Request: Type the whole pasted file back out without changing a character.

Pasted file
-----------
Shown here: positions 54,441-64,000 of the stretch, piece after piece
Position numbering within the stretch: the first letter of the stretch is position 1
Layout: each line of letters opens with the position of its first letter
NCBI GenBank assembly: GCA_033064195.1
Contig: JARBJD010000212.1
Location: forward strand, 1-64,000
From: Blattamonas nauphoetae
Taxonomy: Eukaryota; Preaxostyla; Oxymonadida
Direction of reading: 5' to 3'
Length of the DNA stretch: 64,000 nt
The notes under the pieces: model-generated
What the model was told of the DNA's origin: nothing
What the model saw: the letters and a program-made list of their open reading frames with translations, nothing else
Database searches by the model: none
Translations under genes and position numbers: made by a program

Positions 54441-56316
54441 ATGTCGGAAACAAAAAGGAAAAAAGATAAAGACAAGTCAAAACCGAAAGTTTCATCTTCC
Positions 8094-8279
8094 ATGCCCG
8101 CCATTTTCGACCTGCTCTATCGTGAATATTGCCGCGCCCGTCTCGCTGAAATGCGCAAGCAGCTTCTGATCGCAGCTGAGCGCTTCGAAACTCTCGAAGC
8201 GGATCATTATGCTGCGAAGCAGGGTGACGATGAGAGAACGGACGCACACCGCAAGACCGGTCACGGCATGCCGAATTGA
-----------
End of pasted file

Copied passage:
Shown here: positions 54,441-64,000 of the stretch, piece after piece
Position numbering within the stretch: the first letter of the stretch is position 1
Layout: each line of letters opens with the position of its first letter
NCBI GenBank assembly: GCA_033064195.1
Contig: JARBJD010000212.1
Location: forward strand, 1-64,000
From: Blattamonas nauphoetae
Taxonomy: Eukaryota; Preaxostyla; Oxymonadida
Direction of reading: 5' to 3'
Length of the DNA stretch: 64,000 nt
The notes under the pieces: model-generated
What the model was told of the DNA's origin: nothing
What the model saw: the letters and a program-made list of their open reading frames with translations, nothing else
Database searches by the model: none
Translations under genes and position numbers: made by a program

Positions 54441-56316
54441 ATGTCGGAAACAAAAAGGAAAAAAGATAAAGACAAGTCAAAACCGAAAGTTTCATCTTCC
Positions 8094-8279
8094 ATGCCCG
8101 CCATTTTCGACCTGCTCTATCGTGAATATTGCCGCGCCCGTCTCGCTGAAATGCGCAAGCAGCTTCTGATCGCAGCTGAGCGCTTCGAAACTCTCGAAGC
8201 GGATCATTATGCTGCGAAGCAGGGTGACGATGAGAGAACGGACGCACACCGCAAGACCGGTCACGGCATGCCGAATTGA